Is New York ready for the recession?
What is the size of your economic umbrella?
Photo: Gary Hershorn/Corbis via Getty Images
No, it’s not your imagination: an economic storm is heading for New York, and today’s cloudy skies could be a cyclone in the near future. Individual bad news continues to be announced here and there, in a way that has not (yet) caused widespread concern in New York. Consumers spend; workers pressure their bosses for higher wages and better benefits; and politicians seem determined not to talk about the issues ahead until after the November election.
But a close look at some key data suggests that New York families and businesses are poised to be hit by rising food and fuel prices, a crashing stock market and the looming possibility of a devastating economic recession.
“The nation as a whole has recovered 95% of the jobs lost during the pandemic. We recovered 74%. So we’re way behind the rest of the country,” says Greg David, a writer at The City who spent 35 years in Crain’s New York Business report on the local economy. David says Wall Street’s financial sector and the city’s tech sector are taking a serious hit right now that will likely be felt in a few months.
“We started to see layoffs in the technology sector. I think unless the markets recover, we’re going to be hit,” David told me. “We haven’t got the jobs back, which are mostly low-wage, tourism-related jobs, retail jobs. And now some of our most successful industries will also lose. »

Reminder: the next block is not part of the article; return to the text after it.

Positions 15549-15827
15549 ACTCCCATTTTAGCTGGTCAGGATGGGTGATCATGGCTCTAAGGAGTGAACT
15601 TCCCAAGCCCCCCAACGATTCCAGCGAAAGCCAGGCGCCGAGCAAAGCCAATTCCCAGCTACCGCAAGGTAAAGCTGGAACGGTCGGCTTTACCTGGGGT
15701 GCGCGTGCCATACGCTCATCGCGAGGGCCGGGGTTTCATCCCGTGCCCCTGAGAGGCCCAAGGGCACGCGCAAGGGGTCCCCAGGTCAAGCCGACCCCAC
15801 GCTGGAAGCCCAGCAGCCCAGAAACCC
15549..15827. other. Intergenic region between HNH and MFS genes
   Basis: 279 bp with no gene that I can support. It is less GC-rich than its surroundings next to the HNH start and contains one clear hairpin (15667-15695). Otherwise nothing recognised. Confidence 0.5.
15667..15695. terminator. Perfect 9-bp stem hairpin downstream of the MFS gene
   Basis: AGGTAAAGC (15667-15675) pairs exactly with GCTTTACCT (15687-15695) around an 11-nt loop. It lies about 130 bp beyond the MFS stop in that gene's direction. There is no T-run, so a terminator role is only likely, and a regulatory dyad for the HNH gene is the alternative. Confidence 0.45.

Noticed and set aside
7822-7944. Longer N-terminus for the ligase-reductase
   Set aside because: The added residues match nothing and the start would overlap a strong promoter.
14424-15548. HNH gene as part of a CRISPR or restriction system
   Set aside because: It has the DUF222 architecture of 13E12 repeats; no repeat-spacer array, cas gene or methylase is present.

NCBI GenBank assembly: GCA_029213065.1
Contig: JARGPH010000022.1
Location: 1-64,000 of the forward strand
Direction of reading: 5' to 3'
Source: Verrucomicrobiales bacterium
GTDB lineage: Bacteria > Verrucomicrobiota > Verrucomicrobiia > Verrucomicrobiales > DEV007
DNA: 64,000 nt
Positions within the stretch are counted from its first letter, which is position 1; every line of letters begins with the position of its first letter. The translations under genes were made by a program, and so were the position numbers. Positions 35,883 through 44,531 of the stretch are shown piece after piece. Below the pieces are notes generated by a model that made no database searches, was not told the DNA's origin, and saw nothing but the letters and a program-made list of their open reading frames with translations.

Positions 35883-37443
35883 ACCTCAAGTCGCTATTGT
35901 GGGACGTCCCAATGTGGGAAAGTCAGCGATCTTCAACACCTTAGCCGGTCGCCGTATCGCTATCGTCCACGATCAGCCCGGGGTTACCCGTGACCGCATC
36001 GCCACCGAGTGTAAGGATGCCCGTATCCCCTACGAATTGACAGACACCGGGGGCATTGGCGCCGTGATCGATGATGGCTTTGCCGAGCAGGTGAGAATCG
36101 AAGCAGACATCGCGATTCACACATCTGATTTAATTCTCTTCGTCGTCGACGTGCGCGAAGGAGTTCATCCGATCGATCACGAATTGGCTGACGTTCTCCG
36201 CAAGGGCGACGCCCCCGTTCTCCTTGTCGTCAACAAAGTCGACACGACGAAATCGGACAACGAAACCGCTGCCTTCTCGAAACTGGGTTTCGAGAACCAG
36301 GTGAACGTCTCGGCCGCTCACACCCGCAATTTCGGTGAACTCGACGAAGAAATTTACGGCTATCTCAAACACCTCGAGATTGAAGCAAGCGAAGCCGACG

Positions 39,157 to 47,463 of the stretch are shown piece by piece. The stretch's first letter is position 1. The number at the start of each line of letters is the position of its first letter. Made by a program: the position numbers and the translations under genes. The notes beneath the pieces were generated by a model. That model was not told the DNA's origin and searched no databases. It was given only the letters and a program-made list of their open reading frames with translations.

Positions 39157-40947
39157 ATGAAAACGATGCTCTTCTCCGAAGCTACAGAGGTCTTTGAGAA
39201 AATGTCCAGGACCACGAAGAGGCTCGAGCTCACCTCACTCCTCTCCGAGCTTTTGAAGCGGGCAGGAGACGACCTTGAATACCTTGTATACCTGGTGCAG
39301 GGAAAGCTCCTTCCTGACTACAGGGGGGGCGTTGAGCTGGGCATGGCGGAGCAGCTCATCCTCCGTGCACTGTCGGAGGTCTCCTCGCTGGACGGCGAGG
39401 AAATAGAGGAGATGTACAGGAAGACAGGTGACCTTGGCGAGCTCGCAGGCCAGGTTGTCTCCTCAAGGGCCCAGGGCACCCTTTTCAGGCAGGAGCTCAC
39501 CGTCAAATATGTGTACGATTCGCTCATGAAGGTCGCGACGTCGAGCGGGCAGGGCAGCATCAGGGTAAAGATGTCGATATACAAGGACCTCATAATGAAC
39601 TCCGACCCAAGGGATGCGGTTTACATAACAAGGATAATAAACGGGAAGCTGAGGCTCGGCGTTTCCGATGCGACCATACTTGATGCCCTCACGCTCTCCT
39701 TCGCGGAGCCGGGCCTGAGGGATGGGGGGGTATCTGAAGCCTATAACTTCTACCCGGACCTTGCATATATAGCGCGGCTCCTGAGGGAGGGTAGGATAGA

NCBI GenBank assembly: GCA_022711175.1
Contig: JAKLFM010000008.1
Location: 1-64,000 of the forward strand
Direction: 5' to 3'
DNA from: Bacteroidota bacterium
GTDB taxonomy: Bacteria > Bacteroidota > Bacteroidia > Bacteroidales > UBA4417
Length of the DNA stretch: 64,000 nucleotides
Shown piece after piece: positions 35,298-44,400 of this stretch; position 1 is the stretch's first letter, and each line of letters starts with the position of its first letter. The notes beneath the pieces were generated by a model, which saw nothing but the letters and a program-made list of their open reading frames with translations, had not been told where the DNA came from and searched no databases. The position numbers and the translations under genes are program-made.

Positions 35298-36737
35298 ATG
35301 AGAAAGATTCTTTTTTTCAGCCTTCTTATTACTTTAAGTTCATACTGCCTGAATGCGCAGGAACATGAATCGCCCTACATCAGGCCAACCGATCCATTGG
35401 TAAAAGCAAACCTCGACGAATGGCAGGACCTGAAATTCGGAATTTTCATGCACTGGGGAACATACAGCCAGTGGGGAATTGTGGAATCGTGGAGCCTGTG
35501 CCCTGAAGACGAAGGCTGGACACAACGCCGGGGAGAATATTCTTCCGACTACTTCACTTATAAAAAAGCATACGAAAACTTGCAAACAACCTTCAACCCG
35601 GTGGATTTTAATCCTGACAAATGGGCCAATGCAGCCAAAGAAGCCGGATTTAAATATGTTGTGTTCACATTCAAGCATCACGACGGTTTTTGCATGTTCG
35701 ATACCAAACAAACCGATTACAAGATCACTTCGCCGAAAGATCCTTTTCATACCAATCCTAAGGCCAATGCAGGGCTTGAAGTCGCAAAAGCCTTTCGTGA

The share price of Brooklyn-based online retail operator Etsy has fallen more than 53% in the past year; the company recently announced that it expects sales to decline. Peloton, the Manhattan-based digital exercise equipment and media company that exploded in popularity during the pandemic, fell more than 87% and recently laid off 2,800 employees. Digital media company BuzzFeed went public last December and immediately plummeted: the stock lost more than 56% of its original offering price. Vimeo, the video hosting platform, is down 77% from a year ago.